Risen Xbox 360 Review – 2

Leveling up earns you “learning points” which you can spend, along with gold, at trainers to increase your combat abilities and learn professions. It’s a strange system to those used to the standard RPG way of advancement or who want instant gratification for gaining a level, but it does work well enough once you get used to the way Pirahna Bytes does things.


But that’s the hard part: the 360 port of Risen doesn’t do much at all to charm you. Its ugly visuals show that the development team Pirahna Bytes hired to bring the game to the 360 have little experience with it, and the core game’s eventual depth and splendor come far too late – and the hardcore gamers that got used to the rather inaccessible Gothic games are playing the superior PC version anyway. There’s also an overall lack of polish here that will constantly make you question whether that quest objective you can’t find is because of a bug. Eventually I was able to figure things out and the game winds up being surprisingly bug-free, but after the bug-ridden (yet often brilliant) Gothic 3, it was difficult not to expect them. Still, Risen‘s inexplicably obtuse interface for equipment, inventory, quests, and the map seems to bury pertinent info as deep as it can; it almost seems like the developers knew they had to add these features, but wanted to bury them so far down that gamers learned to deal without them.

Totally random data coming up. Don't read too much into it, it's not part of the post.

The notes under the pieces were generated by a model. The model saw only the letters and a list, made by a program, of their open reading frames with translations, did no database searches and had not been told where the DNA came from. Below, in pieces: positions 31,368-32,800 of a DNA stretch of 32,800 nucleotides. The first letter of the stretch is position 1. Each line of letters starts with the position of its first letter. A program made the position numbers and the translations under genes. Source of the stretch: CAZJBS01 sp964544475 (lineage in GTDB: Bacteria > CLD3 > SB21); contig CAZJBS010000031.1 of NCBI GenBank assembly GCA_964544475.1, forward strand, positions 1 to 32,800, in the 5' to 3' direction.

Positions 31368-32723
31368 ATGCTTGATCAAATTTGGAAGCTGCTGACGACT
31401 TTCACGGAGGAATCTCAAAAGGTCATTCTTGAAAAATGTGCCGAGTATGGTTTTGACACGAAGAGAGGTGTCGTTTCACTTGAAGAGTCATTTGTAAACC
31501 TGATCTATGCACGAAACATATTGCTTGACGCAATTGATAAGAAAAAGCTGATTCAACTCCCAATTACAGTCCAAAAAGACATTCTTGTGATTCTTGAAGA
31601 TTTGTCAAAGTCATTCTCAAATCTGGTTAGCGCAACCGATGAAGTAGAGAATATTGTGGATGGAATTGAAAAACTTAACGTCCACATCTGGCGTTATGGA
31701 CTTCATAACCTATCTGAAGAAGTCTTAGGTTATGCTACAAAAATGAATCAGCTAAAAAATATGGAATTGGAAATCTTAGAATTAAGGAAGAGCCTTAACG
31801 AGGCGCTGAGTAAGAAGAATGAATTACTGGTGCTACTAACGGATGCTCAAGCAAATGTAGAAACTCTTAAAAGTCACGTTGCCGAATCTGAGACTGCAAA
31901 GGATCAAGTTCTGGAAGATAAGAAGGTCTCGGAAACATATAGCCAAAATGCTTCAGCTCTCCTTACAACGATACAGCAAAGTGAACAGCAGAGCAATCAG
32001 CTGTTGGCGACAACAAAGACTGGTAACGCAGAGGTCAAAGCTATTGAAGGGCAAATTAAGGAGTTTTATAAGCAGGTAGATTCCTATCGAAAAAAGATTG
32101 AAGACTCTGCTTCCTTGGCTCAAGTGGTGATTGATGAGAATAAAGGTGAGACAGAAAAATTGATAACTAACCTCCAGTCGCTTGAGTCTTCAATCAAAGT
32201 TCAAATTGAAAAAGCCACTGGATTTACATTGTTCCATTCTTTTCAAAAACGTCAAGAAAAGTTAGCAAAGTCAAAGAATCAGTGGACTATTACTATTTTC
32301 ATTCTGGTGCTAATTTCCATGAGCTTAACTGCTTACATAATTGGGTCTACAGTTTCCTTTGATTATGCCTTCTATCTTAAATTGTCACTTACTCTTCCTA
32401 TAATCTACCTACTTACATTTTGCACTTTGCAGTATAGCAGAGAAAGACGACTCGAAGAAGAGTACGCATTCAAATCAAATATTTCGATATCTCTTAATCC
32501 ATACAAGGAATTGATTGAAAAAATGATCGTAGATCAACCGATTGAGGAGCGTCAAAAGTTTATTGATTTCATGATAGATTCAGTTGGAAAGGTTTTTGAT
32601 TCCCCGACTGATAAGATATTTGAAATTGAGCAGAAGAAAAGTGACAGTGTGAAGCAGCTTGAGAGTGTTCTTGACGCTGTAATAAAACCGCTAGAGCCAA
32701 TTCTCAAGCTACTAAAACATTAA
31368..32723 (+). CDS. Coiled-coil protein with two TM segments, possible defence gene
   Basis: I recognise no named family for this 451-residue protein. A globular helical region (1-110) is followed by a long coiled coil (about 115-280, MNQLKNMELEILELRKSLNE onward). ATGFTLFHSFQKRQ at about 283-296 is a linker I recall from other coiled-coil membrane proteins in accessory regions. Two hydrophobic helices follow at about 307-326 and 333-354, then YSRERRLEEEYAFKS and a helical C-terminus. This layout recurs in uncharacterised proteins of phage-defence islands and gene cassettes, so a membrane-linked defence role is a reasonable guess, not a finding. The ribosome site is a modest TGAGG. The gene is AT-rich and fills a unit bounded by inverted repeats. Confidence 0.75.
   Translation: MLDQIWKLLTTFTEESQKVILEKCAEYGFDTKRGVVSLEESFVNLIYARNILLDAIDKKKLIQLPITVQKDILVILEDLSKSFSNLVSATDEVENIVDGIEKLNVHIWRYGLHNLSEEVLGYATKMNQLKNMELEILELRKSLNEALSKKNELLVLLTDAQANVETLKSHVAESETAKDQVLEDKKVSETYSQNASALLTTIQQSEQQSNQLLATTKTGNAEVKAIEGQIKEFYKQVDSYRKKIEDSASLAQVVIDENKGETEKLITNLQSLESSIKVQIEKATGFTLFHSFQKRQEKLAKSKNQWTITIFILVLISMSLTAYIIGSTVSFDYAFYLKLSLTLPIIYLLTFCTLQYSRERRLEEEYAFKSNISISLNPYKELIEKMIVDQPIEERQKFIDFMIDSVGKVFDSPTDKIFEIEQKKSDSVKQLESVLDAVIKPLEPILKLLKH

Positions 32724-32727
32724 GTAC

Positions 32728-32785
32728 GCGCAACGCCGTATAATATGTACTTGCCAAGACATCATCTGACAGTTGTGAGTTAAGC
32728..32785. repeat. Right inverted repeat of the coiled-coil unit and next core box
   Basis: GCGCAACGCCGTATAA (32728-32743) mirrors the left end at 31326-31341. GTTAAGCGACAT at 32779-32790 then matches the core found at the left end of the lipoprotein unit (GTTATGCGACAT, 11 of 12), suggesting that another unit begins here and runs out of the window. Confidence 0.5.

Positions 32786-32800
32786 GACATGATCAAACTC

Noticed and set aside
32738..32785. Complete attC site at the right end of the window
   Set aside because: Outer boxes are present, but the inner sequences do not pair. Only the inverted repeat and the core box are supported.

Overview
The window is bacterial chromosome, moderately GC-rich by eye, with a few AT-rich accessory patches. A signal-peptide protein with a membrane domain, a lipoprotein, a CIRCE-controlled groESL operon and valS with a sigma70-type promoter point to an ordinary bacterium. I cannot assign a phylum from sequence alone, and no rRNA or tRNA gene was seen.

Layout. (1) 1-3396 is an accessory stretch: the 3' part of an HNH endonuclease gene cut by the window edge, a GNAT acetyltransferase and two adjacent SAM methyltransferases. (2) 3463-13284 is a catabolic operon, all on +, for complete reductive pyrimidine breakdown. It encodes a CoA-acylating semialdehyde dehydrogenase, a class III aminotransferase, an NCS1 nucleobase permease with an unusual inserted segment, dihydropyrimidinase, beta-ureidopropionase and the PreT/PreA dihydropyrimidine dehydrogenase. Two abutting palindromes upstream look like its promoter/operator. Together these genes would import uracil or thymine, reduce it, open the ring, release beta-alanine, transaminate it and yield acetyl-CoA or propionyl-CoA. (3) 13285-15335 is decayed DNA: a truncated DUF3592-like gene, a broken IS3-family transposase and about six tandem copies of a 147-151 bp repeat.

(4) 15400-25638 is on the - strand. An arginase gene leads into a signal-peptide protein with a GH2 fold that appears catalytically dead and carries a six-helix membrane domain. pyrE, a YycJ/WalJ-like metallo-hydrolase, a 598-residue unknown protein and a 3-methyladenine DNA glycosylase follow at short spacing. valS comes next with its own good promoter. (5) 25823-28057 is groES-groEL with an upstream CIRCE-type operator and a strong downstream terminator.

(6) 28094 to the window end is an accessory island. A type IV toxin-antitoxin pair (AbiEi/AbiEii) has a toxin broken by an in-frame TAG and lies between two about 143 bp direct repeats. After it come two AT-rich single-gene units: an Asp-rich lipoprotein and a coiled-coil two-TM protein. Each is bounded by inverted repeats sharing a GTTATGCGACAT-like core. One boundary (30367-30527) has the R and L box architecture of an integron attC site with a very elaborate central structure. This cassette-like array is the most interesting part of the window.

And let’s face it : FPS and RPG developers from Germany and Eastern Europe often have a habit of doing this. Over there, games are not something to be fed to a player, they’re something to be figured out through trial and error, with the eventual discovery of greatness taking many hours worth of work. If American games are strawberries, theirs are coconuts. And sometimes this formula does work, but often it doesn’t, and here on the 360, Risen fails to make it worth figuring out what makes it a good game.

Can’t there be a balance between spoon-fed objectives that require no exploration, and the kind of open world that gives you no direction at all, even when told to go somewhere and finish a quest ? Developers like Bethesda and Mass effect 2 seem to have found something that works with console RPG fans the best, and if Risen was an experiment to see if they can be pushed further in the direction of discovering the game all by themselves, I think we can call this one a failure.

It’s too bad, because Pirahna Bytes does know how to craft a very interesting world and some deep, interesting RPG systems. The passion they have for their work clearly comes through – but only if you can slog through the tough parts to find the brilliance that’s deep down in a game like Risen. But they just haven’t figured out how to add the kind of intelligent accessibility to their games that keeps it interesting right from the start but doesn’t compromise on the mystery or the discovery. If they ever do manage that, they’ll probably deliver the best effort they’ve ever made, but until then, frustrating games like Risen will continue to be the result.

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